I can’t believe the YMEJ experience is already half over. Nor can I believe even at the halfway point how profoundly the course has affected me. For certain I couldn’t possibly have foretold how it’s impacted my very life. In fact I clearly remember back in September debating whether or not I should register for the course. For one thing, the schedule arrangement seemed very daunting to me – 3 hours, from 5:30pm-8:30pm on Mondays. I wasn’t sure I could physically handle that. It would mean I would have to come to Teachers College directly from my job as a high school teacher in East Harlem, and I wouldn’t be getting back to my mid-town apartment until close to 10:00 pm. As it turned out, my job actually served as both the possible hindrance and the ultimate good fortune to be taking the course. As I got acquainted with my new school and the surrounding community, I quickly saw how the topics discussed in class – youth incarceration, foster case, media, trauma in adolescence and race relations – illuminated prevalent issues in the lives of the young people I teach.
Coincidentally, after school today (Dec. 22nd), just as I sat down to write this post, a student came over to me and said he was arrested on Friday and held over the weekend at the ACS-run Horizon Juvenile Detention Center in the Bronx. At the beginning of the school year, I told my students that the juvenile justice system, among other social issues impacting youth, was a particular interest of mine and that I would be happy to talk about it any time. Perhaps the student told me of his troubles since he remembered what I’d said earlier. He knew I wouldn’t hear him out without a sympathetic response to his plight.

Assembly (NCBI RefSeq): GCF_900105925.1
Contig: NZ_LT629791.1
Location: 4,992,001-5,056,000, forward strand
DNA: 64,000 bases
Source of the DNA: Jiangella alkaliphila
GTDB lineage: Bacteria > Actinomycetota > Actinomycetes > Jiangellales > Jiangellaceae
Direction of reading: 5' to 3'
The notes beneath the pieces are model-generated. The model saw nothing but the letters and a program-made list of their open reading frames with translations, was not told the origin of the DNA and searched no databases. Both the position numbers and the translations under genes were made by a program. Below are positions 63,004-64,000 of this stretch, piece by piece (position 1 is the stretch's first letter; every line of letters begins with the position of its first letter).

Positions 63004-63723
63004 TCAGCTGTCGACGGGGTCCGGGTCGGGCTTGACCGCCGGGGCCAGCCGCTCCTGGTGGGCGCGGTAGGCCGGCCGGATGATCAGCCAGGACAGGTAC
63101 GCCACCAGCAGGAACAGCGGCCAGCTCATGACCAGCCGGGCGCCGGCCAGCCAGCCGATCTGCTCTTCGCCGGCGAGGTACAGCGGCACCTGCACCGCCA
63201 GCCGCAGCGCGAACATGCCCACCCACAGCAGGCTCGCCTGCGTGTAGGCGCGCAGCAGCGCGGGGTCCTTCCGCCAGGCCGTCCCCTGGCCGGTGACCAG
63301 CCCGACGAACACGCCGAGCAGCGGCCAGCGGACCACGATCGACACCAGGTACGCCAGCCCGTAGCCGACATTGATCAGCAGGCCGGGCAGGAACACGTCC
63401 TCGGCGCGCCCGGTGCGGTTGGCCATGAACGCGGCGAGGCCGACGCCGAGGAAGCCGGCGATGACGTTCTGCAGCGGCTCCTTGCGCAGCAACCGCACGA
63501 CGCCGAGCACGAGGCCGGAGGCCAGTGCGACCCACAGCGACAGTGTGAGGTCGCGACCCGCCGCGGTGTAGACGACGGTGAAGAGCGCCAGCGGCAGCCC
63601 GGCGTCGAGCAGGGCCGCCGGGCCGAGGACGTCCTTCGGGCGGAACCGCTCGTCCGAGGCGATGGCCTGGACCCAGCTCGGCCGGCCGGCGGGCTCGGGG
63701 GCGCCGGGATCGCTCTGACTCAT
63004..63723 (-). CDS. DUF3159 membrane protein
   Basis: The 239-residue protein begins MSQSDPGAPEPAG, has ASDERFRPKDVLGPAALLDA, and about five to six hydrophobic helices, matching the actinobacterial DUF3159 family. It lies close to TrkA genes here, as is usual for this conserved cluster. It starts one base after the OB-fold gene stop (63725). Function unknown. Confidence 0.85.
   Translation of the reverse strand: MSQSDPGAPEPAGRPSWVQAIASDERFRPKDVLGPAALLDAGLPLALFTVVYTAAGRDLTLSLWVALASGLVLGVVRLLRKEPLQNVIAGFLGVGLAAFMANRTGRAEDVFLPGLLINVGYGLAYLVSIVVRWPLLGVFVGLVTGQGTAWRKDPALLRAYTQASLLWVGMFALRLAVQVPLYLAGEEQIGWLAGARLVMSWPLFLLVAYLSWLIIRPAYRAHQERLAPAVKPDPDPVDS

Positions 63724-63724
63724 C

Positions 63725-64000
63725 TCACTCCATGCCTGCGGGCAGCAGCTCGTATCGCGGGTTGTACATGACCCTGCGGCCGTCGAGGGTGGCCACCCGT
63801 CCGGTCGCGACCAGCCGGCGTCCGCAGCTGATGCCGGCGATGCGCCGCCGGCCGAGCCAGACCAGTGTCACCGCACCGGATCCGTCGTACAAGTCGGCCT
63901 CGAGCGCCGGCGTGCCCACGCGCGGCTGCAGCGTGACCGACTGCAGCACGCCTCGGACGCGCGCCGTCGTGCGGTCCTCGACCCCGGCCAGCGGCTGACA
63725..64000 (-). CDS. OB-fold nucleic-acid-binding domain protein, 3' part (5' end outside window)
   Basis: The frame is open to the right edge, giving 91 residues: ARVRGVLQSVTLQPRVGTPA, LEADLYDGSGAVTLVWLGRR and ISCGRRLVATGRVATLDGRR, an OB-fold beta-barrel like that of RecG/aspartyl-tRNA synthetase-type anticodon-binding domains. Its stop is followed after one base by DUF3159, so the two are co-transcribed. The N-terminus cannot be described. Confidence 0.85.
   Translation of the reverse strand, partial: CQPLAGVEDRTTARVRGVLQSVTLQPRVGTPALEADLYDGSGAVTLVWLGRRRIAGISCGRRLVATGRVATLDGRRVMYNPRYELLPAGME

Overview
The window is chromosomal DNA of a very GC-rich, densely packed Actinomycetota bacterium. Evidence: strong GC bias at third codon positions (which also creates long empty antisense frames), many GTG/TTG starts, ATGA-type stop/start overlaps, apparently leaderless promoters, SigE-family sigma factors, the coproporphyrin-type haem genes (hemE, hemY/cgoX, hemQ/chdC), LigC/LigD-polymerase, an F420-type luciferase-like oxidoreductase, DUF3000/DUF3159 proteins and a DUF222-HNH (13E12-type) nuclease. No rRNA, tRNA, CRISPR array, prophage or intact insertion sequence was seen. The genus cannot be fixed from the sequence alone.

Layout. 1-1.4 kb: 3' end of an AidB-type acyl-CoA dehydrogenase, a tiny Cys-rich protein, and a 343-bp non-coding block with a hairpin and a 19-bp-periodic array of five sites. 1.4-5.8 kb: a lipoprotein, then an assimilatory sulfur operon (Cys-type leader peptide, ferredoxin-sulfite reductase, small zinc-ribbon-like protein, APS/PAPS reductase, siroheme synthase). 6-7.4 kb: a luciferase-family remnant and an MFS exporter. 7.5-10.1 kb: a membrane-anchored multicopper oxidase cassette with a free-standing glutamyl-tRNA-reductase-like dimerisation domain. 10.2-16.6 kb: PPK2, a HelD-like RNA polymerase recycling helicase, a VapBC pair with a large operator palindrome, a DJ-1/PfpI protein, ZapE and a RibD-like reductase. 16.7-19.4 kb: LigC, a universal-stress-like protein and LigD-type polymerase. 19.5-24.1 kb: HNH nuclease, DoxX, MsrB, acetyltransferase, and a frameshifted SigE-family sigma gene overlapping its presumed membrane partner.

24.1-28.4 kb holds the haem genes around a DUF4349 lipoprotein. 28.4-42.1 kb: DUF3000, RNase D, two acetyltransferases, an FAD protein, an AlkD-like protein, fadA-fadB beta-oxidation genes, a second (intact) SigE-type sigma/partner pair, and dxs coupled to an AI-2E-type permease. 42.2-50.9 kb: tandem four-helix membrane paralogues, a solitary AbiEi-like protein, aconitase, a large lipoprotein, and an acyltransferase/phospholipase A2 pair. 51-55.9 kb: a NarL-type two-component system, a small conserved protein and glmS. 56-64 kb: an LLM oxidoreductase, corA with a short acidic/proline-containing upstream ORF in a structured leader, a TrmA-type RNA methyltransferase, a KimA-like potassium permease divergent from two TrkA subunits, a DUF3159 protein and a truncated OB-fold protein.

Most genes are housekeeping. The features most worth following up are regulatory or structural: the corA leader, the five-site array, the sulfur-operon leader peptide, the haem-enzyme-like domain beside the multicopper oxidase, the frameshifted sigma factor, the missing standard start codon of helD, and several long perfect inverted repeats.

In the YMEJ class meetings, some colleagues let it be known that this was the first time they were given the opportunity in an academic setting to engage in serious discussions on these issues. I conclude that many of our teacher preparation programs have failed us. I now firmly believe that a course such as YMEJ can help all of us further develop as both educators and as individuals. By critically examining the ways in which these issues impact young people, I hope to be able to better serve my students.
From the very first week of class, the YMEJ teaching team created what I felt was a very welcoming and supportive environment. We have all shared deeply personal stories – about our families, our educational experiences, etc. The phrase “safe space” has been brought up many times in the semester. It’s a phrase that’s tossed around in educational circles but rarely truly dissected. I’m guilty myself of casually telling my students they’re in a safe space, but after a discussion in class one evening, I began seriously to question what that even means. I now think we must ask ourselves, for whom is the classroom safe? The privileged? The oppressed? The teachers? All students? I’ve learned from YMEJ just how complicated the answers to those questions must be.